Board of Forestry Unanimously Passes

Package of New Logging Regulations

 

 

For Immediate Release                                                          Contact:  Louis Blumberg

                                                                                                                (916) 798-6342

March 15, 2000

 

SACRAMENTO

 

Today, the Board of Forestry adopted new regulations that will increase protection of coho salmon and water quality in California.  Originally proposed in July 1999 by the Resources Agency and CalEPA, these new regulations constitute an important element of the Governor’s program to restore salmon by improving water quality and protecting its habitat. 

 

The unanimous vote by the 7-member board late this morning followed a full-day of public hearings yesterday.  The decision signaled the end of a

nine-month-long process that has been marked by considerable controversy including litigation, petitions and public demonstrations from all sides.  It was against this backdrop of dissension that the Governor stepped forward to find a balanced solution built around common areas of agreement. “The Governor broke through this logjam,” said Mary Nichols, Secretary for Resources. “He insisted that his appointees to the Board of Forestry fashion an agreement that is good for the environment, sensitive to the needs of the landowners, and affords salmon significant new protection.”

 

The new regulations provide critical protection for streams and rivers that contain endangered salmon.  Specifically, the adopted rules contain:

 

·        significant new streamside protection on rivers and streams that will provide shade and cool water for fish

·        provisions that require specific numbers of large trees be left standing to eventually fall into rivers to create deep pools for fish

·        new prohibitions on clearcuts on unstable “inner gorge” slopes

·        new restrictions on road construction and winter operations

 

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(New Logging Regulations—Page 2--)

 

 

·        construction and logging techniques to minimize the impact on stream crossings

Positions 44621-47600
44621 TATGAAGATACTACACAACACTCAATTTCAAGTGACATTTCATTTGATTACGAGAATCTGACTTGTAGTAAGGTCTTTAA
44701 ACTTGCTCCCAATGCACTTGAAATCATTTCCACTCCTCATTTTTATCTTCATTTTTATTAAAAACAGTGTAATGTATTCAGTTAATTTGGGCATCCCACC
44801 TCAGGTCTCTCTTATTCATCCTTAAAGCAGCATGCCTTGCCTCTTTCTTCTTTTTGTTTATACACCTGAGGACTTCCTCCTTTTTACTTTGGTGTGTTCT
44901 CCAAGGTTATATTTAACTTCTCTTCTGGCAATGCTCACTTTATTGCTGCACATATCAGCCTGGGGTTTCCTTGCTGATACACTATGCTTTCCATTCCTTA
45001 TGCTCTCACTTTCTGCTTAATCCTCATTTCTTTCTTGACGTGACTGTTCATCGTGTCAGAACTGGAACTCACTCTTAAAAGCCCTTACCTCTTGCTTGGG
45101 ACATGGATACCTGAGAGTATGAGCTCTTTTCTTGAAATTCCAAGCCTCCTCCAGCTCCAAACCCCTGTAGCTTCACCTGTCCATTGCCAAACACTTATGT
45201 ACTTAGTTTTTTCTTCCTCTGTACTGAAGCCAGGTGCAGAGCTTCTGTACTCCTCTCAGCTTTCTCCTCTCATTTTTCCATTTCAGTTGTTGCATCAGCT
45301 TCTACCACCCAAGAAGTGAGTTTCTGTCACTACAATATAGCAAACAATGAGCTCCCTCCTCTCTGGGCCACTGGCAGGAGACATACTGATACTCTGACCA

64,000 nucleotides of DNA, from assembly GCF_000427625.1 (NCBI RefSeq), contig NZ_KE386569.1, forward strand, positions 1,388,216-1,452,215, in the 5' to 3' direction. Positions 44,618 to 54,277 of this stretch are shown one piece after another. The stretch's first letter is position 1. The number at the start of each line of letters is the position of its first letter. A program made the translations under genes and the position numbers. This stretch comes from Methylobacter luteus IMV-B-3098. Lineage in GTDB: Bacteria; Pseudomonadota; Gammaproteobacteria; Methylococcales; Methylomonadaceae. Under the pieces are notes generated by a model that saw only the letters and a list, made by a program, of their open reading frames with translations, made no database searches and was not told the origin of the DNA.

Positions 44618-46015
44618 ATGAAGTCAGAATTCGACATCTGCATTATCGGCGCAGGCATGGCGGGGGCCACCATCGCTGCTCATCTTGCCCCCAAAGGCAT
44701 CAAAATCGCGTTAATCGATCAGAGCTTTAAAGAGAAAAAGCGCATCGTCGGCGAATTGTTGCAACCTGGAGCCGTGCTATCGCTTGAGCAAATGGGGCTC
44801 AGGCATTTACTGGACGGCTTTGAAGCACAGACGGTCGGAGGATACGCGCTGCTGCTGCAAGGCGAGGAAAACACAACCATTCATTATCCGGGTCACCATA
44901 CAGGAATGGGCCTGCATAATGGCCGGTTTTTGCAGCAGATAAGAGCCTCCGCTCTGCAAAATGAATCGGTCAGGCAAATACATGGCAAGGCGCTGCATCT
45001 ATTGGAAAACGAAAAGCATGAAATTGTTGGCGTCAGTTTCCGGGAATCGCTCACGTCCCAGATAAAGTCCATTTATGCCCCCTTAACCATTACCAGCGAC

·        requirements that culverts allow for passage of fish and accommodate a

100-year storm event

new limits on how much water can be removed from rivers and streams during timber operations

 

The new regulations mark an important step forward in the Administration’s continuing, comprehensive salmon recovery program.  In addition to the new rules, the Administration is undertaking a series of interrelated activities designed to protect salmon and their habitat including:

 

§         Increased oversight and enforcement of timber bolstered by funding in the Governor’s budget this year for 71 new field positions for THP review and enforcement

§         Implementing new authority by the Department of Forestry and Fire Protection to assess fines up to $10,000 each for violations of the current rules

§         Promoting greater inter-agency coordination in the review of proposed logging plans

§         Implementation by the Resources Agency of an 8-point Salmon Recovery plan with specific actions targeted at restoring and rehabilitating salmon habitat

§         Conducting interdisciplinary watershed assessments for all North Coast watersheds and making this information available to landowners and the public

 

“The adoption of new rules today is the beginning of a new approach to protecting forest and fish,” said Andrea Tuttle, Director of the California Department of Forestry and Fire Protection.  Director Tuttle noted that the Administration will begin working collaboratively with all sides to develop a watershed assessment approach that matches forest practices with the specific needs of the landscape.  “We need an approach that builds information over time and reflects current science,” said Director Tuttle.  “We’d like landowners to be able to demonstrate and take credit for their good practices.”

 

The Board of Forestry regulations will be in effect from July 1, 2000 through January 1, 2001 when the Board will consider rules that will further these objectives and provide new flexibility for land owners to comply will these requirements. 

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